A year later, BTQ7 had reconstructed the Theatre Royal inside a television studio. The set featured ‘a three-foot six inch high stage, a proscenium arch framing the stage, stage curtain’, ‘wings, boxes, footlights, a “foyer”’ and ‘a “backstage” area’ with ‘dressing rooms’, all ‘copied from original photographs of the theatre’.  On opening night, five Sunday Mail Sun Girl finalists made ‘a “surprise” stage decoration’ as ‘part of a “bevy of beauty” in a finale scripted around them’, but the show was carried by comedians—and former Royal Theatre regulars—George Wallace Junior, Eddie Edwards and Brian Tait.

References

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31 Responses to Theatre Royal, Brisbane

  1. Robert G knopp, Jr. says:

    My uncle,Ralph Knopp was a part of the u.s army base three special services who entertained at the theater royal in 1944. He was a part of: Kaki and Lace, The Male Animal, Here comes the band, Yanks and Diggerettes in Here we go again, Yanks a poppin, and Srars and gripes, Over 21.
    I have his detailed scrap book with amazingly detailed photographs and play bills of all these productions. I wondered if perhaps you may be interested in this part of australian theater history.I would love to share it, as it is all original and in wonderful condition.
    Regards,
    Rob Knopp

  2. i really like shows, especially comedy hypnotist shows! just suprised that their are not very many famous comedy hynotists out their. I guess this is down to the seriousness of what they can cause for ones person!

  3. June Bergin says:

    Is there any information on Pantomines staged at the Theatre Royal, round about 1952 or later? Particularly Babes in Wood. I performed in this one, cannot remember the exact year. My dancing teacher was Thelma Simpson.

  4. Jonathan Bollen says:

    Dear June. Thanks for getting in touch.

    There are collections of programmes from the Theatre Royal at the State Library of Queensland and the Queensland Performing Arts Centre Museum, although they aren’t complete.

    I have two references for Babes in the Wood for 1951:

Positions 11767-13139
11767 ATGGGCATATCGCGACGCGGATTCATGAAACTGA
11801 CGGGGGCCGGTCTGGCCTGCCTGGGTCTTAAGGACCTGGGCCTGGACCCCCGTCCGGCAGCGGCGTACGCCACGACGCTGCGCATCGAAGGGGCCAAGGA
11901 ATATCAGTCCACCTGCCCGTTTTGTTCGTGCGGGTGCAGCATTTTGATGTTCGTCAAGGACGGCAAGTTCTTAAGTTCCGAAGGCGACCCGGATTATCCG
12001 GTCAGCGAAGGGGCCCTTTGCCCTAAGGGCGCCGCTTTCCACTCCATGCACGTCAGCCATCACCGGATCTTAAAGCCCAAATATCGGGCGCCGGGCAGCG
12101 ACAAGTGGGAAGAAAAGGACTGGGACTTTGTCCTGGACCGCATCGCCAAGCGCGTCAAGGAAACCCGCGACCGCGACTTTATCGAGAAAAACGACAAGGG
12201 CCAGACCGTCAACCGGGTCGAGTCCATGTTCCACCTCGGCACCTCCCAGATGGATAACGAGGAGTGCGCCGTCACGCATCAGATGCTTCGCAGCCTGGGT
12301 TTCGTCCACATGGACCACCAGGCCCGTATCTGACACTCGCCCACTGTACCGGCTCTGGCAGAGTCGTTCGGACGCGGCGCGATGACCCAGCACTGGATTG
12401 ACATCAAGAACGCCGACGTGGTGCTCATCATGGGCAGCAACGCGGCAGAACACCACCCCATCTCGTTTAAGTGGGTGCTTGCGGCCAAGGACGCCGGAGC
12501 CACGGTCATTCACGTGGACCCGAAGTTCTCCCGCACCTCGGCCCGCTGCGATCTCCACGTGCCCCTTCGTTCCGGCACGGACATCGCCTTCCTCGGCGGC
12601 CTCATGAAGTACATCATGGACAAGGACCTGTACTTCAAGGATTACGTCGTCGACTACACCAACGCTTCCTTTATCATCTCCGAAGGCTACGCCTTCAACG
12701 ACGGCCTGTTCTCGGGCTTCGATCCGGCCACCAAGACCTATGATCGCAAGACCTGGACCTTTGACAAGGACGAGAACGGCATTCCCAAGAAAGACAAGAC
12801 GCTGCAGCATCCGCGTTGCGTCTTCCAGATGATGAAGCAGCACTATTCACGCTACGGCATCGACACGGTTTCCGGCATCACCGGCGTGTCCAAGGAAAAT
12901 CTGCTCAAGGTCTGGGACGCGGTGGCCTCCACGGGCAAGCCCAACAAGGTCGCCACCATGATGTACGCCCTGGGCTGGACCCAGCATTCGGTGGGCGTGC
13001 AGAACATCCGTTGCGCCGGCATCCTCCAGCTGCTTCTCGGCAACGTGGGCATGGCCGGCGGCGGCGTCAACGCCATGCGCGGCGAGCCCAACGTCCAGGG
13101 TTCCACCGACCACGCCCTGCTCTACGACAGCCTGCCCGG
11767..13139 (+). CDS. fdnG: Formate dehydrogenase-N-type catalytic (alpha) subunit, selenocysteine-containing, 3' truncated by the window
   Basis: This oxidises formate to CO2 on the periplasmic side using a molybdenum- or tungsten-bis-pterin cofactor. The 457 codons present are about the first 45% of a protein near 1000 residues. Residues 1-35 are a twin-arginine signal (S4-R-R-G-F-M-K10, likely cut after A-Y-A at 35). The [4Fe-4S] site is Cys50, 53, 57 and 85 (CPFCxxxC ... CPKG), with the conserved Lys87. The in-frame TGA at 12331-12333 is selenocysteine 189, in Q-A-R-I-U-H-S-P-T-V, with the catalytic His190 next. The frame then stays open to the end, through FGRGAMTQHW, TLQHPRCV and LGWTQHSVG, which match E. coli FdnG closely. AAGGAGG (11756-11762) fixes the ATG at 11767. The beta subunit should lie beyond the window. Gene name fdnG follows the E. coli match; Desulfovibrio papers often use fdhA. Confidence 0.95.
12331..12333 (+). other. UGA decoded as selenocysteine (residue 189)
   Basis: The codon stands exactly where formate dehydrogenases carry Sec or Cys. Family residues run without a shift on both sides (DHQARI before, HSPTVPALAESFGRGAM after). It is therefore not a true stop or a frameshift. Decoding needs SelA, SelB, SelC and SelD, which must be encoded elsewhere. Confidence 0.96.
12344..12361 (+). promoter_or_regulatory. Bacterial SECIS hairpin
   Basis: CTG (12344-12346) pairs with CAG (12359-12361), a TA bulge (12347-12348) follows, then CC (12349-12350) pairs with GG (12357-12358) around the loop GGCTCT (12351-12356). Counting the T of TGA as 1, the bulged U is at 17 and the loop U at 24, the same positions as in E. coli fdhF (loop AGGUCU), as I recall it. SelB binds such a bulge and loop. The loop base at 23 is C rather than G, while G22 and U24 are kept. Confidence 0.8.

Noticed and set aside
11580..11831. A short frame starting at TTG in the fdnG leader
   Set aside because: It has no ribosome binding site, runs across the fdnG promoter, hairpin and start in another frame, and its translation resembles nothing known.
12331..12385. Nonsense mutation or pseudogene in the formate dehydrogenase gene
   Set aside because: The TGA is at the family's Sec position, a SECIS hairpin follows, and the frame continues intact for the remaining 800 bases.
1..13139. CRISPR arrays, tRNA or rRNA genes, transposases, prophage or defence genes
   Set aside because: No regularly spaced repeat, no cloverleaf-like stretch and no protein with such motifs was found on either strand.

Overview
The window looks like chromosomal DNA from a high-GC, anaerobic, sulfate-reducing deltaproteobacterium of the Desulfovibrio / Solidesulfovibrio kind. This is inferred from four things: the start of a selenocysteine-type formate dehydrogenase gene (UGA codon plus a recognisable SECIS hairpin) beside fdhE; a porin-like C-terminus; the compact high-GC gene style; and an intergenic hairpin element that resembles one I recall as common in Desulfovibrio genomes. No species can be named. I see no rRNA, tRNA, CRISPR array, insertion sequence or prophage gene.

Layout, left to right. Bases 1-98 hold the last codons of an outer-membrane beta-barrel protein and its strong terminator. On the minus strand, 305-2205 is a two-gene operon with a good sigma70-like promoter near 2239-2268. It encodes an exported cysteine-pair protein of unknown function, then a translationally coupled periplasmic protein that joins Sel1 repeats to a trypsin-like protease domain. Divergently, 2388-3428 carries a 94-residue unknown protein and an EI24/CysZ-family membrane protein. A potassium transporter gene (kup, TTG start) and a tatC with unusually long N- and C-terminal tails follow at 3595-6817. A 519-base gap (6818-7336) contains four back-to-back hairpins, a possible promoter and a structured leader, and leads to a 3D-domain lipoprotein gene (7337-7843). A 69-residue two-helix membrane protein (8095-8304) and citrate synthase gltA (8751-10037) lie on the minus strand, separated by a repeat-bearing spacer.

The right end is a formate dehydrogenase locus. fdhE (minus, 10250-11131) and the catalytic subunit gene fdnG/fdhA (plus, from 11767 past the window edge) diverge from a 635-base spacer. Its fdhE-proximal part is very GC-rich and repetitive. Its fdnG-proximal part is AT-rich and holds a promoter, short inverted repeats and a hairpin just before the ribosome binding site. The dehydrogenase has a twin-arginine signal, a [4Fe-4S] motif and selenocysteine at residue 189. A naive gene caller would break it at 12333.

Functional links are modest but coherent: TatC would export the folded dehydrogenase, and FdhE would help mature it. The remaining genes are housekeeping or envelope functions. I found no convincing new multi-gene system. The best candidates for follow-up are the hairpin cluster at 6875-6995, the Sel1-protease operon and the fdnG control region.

*Theatre Royal, number 137, You’ve Got to Laff, 4 Aug 1951 – also Babes in the Wood panto from 4 Aug – George Hurd, juggler, opening August 18 – The Romanos, Australia’s leading dance duo, direct from a world tour, from August 25

    *Theatre Royal, number 138, Fun’s A Buzzin’, 11 Aug 1951 – also Babes in the Wood panto, 17 Aug

    Both these programs are at QPAC; number 137 is also at the State Library. You could also try searching the newspapers in Trove, http://trove.nla.gov.au – let me know what you find!

    Jonathan

  5. cliff stocks says:

    I loved the theatre royal and loved the people who made it great’george’brian’and Patti Allen ‘Marg’Mavis I had good friends there that I still think about,

  6. cliff stocks says:

    I was a regular Friday night patron and always had the box, I was well known by all performers and was great friends of Patti Allen, and often took performers to the playroom on the coast and Laurie would pay me per car, loads of fun I will never forget the theatre royal, cliff stocks

  7. Jonathan Bollen says:

    Dear Cliff – thanks for sharing your memories of the Theatre Royal. Good to know about the connection with the Playroom. Did they go there to perform as well, or just for a night out to relax? best wishes, Jonathan

  8. cliff says:

    i was paid by laurie smith per car as the artists were performing down there, and i got a free breakfast, rgds

  9. June Bergin says:

    Cliff or Jonathon, Are there any records of Pantomines at the Theatre Royal with George Wallace and Jenny Howard about 1950 to 1955. The one I was in was Babes in the Woods. Cannot remember the year. I was a pupil with Thelma Simmonds School of Dancing.

  10. cliff stocks says:

    i dont know of any information regarding the pantomines on saturday, but i do remember them, patti and i were good friends and i used to drive her to her gigs, and mavis and i went out for a while, so i only have great memories rgds cliff

  11. Jonathan Bollen says:

    Hi June – yes, I have some references to Babes in the Wood. Scroll back up the page. You’ll find my reply.

  12. Michelle Jackson says:

    Hi Jonathan – I was googling my ballet teacher from the 1960’s – Patricia McDonald, trying to find some pics and history. I found some information and a photograph of her as a young woman in a QUT post honouring significant contributions by dancers in Brisbane. I remember a group of dancers from our ballet school, the Patricia McDonald School of Dance, performed on Channel 7, I thought it was Theatre Royal, but I’m not certain. Just wondering if you know and if so, do you have any info or pics? It would have been approximately 1963 – 1965 or thereabouts and I think Patricia was also involved in the pantomimes.